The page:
From self-driving cars to 3D scanners, LiDAR technology can "see" its surroundings in incredible detail. Among the myriad uses, the high resolution data provided by LiDAR has beneficial engineering applications, specifically the creation of detailed hydraulic models. Here's how:
LiDAR for River Engineering
LiDAR or Light Detection and Ranging is a type of remote sensing that uses light in the form of pulsed lasers to measure distance. While the technology can be terrestrial, airborne, or mobile, the process remains the same. A laser emits a pulse that is read by a sensor to determine the difference in wavelength and return time to calculate distance. A GPS system is used to georeference the pulse for an accurate location in X, Y, Z space. Certain sensors can take over 100,000 measurements per second allowing the creation of dense, high resolution topography data.
Image Source: Fernandez-Diaz, J. C. (2011). Lifting the Canopy Veil - Airborne LiDAR for Archeology of Forested Areas. Imaging Notes, 26(2).
LiDAR is a particularly useful for river engineering because of the much higher data density compared to traditional survey methods. Accurate representation of complex river corridors and floodplains allows precise hydraulic modeling and analysis of these river systems. A significant additional benefit of LiDAR is the ability to see through vegetation. Analysis of a laser pulse’s different returns make it possible to infer the ground elevation even under dense tree canopies and vegetation.
Use the slider to view Aerial Imagery vs. LiDAR Topography.
Presently, the use of LiDAR data for engineering projects is quite common as cities, counties, and even entire states have invested in acquiring LiDAR data to support a variety of studies. However, the use of LiDAR data is not confined to the realm of traditional engineering methods. Going one step further, this high resolution data can be used as a form of digital art. Personally, I consider a well-made map a form of art itself, and in my opinion, few can compare to the series of Mississippi meander maps created by Harold Fisk in 1944. Commissioned by the US Army Corps of Engineers, this series of 15 maps plot the different stages of channel evolution as the Mississippi River continues to evolve in its journey to the Gulf of Mexico. For this example, Plate 22 Sheet 7 was used as the base map. Then, the LiDAR topography was used to create highlights and shadow—simulating light shining on the terrain. The LiDAR data was then layered on top of the original map to add a level of detail that was not possible in 1944.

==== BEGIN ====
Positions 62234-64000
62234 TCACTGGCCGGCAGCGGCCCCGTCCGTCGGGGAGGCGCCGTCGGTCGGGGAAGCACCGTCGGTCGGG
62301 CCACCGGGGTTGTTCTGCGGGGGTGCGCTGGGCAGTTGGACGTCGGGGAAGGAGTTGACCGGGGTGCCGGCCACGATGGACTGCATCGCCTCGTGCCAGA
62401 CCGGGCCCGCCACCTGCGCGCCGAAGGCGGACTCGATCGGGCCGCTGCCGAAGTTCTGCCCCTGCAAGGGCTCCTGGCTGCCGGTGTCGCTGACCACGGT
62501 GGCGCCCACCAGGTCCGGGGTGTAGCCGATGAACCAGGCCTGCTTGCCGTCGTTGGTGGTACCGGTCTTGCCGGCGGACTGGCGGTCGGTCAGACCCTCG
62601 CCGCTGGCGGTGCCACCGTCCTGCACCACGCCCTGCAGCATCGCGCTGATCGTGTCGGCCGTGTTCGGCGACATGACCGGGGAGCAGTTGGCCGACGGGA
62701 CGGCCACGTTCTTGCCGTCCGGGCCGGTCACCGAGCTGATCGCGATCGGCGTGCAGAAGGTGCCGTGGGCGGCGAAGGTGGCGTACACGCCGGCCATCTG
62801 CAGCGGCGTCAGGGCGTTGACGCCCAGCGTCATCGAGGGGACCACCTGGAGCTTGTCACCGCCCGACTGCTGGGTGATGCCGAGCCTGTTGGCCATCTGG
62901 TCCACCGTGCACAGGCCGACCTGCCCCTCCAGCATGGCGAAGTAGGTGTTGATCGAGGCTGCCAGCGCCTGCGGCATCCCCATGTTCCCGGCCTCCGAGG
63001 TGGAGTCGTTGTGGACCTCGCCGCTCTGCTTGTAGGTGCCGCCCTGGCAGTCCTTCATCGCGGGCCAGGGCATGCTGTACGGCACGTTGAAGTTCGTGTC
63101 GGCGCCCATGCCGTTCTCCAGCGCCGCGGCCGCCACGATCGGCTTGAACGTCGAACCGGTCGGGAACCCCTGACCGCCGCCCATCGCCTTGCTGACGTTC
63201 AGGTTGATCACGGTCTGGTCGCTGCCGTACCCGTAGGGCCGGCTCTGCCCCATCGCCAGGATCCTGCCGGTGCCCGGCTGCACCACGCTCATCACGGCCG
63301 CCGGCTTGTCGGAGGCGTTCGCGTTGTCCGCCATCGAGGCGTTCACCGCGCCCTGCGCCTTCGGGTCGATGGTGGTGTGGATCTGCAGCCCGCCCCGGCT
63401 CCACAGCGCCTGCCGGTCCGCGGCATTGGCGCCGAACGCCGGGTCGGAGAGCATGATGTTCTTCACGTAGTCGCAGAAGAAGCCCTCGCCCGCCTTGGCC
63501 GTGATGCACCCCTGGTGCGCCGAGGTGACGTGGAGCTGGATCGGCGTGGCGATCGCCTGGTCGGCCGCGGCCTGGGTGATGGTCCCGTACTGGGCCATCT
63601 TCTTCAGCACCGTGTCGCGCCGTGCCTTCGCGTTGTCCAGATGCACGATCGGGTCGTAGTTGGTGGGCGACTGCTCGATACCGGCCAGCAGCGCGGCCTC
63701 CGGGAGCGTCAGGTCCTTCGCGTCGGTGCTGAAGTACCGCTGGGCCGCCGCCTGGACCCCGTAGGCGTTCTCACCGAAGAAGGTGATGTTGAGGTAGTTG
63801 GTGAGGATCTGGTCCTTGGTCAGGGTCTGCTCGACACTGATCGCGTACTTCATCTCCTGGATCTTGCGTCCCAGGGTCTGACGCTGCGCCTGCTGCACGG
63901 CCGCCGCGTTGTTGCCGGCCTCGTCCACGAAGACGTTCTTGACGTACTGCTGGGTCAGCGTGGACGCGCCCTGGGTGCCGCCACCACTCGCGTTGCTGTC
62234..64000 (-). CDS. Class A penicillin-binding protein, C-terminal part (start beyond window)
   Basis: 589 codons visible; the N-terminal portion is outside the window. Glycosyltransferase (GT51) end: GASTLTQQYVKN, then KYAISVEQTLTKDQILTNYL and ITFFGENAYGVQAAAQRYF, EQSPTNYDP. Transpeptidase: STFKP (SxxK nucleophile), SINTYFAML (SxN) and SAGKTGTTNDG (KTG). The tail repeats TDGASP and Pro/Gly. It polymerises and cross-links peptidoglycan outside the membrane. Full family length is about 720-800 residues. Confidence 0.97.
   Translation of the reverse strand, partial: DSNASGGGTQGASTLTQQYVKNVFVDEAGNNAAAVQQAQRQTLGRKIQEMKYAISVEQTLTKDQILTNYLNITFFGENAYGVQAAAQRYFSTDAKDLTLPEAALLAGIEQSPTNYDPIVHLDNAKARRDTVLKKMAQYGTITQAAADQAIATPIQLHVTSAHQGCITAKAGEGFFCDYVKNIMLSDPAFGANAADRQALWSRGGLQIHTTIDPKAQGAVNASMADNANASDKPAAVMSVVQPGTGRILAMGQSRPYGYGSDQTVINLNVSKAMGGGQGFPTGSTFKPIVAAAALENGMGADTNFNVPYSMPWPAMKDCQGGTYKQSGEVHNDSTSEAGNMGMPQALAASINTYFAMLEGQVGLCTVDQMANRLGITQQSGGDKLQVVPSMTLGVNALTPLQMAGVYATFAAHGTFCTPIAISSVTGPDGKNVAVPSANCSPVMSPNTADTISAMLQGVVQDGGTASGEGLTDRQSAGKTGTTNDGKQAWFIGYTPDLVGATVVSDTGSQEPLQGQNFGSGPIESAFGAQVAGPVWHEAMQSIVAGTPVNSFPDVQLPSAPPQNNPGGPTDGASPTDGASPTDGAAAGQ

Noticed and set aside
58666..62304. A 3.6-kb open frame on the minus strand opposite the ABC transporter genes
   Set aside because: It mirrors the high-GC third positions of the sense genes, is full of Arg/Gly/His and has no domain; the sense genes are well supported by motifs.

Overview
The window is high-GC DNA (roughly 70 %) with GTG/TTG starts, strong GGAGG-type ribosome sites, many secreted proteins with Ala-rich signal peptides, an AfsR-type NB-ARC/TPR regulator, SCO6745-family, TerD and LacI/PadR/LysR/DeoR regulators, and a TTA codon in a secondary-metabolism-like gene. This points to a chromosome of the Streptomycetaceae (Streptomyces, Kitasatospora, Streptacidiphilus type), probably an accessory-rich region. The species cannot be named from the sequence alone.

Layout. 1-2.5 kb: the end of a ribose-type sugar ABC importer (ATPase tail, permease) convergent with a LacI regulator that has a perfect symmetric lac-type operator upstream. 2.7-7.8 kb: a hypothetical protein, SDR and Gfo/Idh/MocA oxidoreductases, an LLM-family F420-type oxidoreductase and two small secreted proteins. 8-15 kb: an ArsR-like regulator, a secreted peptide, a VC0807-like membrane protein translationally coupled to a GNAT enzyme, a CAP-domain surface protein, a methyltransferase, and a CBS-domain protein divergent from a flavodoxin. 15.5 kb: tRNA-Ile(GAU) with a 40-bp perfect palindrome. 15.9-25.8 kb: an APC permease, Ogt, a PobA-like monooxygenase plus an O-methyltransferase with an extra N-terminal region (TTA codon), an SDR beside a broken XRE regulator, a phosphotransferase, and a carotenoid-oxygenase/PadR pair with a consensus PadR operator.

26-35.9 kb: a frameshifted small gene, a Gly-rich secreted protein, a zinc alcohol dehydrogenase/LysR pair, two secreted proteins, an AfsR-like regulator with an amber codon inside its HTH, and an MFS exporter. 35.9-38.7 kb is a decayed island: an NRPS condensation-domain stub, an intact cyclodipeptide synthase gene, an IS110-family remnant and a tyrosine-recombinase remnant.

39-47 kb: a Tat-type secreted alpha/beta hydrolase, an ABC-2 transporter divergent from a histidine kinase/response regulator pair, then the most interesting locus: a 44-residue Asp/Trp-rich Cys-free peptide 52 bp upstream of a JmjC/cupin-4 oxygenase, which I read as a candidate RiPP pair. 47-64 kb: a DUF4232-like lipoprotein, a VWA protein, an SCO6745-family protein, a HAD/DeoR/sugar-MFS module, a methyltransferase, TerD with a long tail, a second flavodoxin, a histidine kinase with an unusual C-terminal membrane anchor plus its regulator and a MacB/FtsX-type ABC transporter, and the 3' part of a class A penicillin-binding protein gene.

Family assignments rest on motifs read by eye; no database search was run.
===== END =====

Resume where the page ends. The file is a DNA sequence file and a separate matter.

Use the slider to view The Original 1944 Map vs. LiDAR Enhanced Map.
LiDAR is a useful technology that has a variety of applications. Specifically within the realm of river engineering, the high resolution topography data is a useful input for detailed hydraulic models. Additionally, the information can be used for map making and creating digital art.
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Kurt is a CFD Engineer located in our Fort Collins, Colorado office. He uses a variety of numerical models to solve complex flow problems, primarily focused on open channel flow / river engineering problems.